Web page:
IXV will be launched into a suborbital trajectory on ESA’s small Vega rocket from Europe’s Spaceport in French Guiana, the vehicle will return to Earth as though from a low-orbit mission. For the first time, it will test and qualify European critical reentry technologies in hypersonic flight, descend by parachute and land in the Pacific Ocean to await recovery and analysis. IXV is manoeuvrable and able to make precise landings—it is the ‘intermediate’ element of Europe’s path to future developments with limited risks. …

When IXV splashes down in the Pacific at the end of its mission it will be recovered by ship and returned to Europe for detailed analysis to assess the performance and condition of the internal and external structures. The actual performance will be compared with predictions to improve computer modelling of the materials used and the spaceplane’s design.

Though exciting, Europe will have to pick up the pace from its normally slow pace on these kinds of projects if it expects to be competitive. In the past, they would stretch out the development as long as they could in order to keep the cash flowing. This won’t work in the increasingly robust aerospace market that exists today.

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Russian Soyuz launches commercial satellites for Arianespace

The competition heats up: A Soyuz rocket successfully launched four communications satellites from French Guiana yesterday.

I know that I repeatedly pound Arianespace for its high costs and lack of profits, but anyone who thinks this European company, in partnership with the Russians, is going to let its competition grab its customers easily is in for a surprise. They are going to fight back, and have the resources to do it.

The battle is on! It should be a lot of fun to watch over the next decade.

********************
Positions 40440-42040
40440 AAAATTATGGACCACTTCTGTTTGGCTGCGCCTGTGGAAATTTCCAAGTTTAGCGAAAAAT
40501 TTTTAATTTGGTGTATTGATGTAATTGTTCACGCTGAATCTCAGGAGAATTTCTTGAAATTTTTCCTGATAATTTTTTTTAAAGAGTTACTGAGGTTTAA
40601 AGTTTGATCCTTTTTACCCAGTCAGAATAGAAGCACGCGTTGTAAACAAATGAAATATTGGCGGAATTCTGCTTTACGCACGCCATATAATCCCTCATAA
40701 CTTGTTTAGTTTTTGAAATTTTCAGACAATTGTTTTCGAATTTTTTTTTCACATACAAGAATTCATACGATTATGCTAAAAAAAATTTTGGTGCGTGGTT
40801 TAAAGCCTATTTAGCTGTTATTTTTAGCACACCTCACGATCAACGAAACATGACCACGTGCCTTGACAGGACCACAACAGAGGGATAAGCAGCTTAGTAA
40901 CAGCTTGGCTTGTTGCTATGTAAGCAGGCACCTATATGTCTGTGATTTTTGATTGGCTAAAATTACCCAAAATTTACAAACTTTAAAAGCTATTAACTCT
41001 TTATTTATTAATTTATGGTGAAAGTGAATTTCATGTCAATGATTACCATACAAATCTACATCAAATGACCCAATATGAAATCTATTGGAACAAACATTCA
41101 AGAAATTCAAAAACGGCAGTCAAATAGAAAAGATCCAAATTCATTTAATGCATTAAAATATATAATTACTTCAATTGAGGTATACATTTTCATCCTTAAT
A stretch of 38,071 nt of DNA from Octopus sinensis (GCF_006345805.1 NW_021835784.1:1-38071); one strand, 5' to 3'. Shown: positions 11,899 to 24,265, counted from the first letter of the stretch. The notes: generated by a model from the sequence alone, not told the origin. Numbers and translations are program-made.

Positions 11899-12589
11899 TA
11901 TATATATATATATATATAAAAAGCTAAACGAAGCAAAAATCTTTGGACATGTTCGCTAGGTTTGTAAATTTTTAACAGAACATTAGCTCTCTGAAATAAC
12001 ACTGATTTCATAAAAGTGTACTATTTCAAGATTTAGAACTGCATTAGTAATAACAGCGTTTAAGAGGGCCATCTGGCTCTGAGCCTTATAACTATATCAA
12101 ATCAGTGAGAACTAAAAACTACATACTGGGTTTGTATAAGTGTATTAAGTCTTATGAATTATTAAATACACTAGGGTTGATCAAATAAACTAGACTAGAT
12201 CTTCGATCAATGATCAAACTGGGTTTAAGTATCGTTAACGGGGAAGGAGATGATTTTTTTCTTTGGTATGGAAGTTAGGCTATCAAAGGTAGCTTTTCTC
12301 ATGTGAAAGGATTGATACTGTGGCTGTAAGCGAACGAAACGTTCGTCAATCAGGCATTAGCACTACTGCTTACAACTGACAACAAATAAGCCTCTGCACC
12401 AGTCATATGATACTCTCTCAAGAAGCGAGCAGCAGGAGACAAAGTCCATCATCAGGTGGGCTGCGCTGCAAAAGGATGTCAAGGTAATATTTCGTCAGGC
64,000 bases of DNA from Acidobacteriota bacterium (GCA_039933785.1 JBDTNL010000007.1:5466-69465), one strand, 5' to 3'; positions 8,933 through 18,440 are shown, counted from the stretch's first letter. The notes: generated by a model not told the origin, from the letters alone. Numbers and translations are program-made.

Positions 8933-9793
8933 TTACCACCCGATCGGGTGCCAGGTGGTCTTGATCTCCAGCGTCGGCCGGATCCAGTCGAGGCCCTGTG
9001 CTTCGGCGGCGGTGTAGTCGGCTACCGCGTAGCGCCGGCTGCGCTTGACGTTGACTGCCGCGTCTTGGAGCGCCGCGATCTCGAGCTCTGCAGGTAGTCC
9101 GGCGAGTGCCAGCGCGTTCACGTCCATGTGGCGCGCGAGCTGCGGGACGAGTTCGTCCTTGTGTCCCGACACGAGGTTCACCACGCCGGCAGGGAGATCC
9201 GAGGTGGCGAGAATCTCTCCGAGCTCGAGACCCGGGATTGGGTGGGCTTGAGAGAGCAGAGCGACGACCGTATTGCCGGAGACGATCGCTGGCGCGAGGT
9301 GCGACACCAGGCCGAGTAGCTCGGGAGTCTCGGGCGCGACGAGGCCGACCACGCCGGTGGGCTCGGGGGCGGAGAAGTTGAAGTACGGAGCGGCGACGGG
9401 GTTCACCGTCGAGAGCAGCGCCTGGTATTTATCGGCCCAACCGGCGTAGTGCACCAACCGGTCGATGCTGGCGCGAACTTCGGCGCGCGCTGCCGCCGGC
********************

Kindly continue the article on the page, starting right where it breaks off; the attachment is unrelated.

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A streamlined Arianespace to build Ariane 6?

The competition heats up: The merged Airbus/Safran rocket division has surprised the European Space Agency with a proposed new design for Ariane 6.

The Airbus-Safran proposal, if carried to its logical end, would mean a single company building Ariane vehicles, with fewer subcontractors and much less government oversight. It would likely mean the end of the CNES launcher division as industry takes more control of Ariane design and operations.

In other words, the contractors who build the rockets for ESA want more power over that construction. They want less government oversight, and more ownership of the rocket they build.

Sounds like what’s happening in the U.S., doesn’t it? Giving ownership to the rocket builders means they not only have more flexibility and thus can be more efficient, it makes it easier for them to innovate in both construction and sales.

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In order to lower costs, Lockheed Martin wants to get more American parts into the European-built service module for the Orion capsule.

In order to lower costs, Lockheed Martin wants to get more American parts into the European-built service module for the Orion capsule.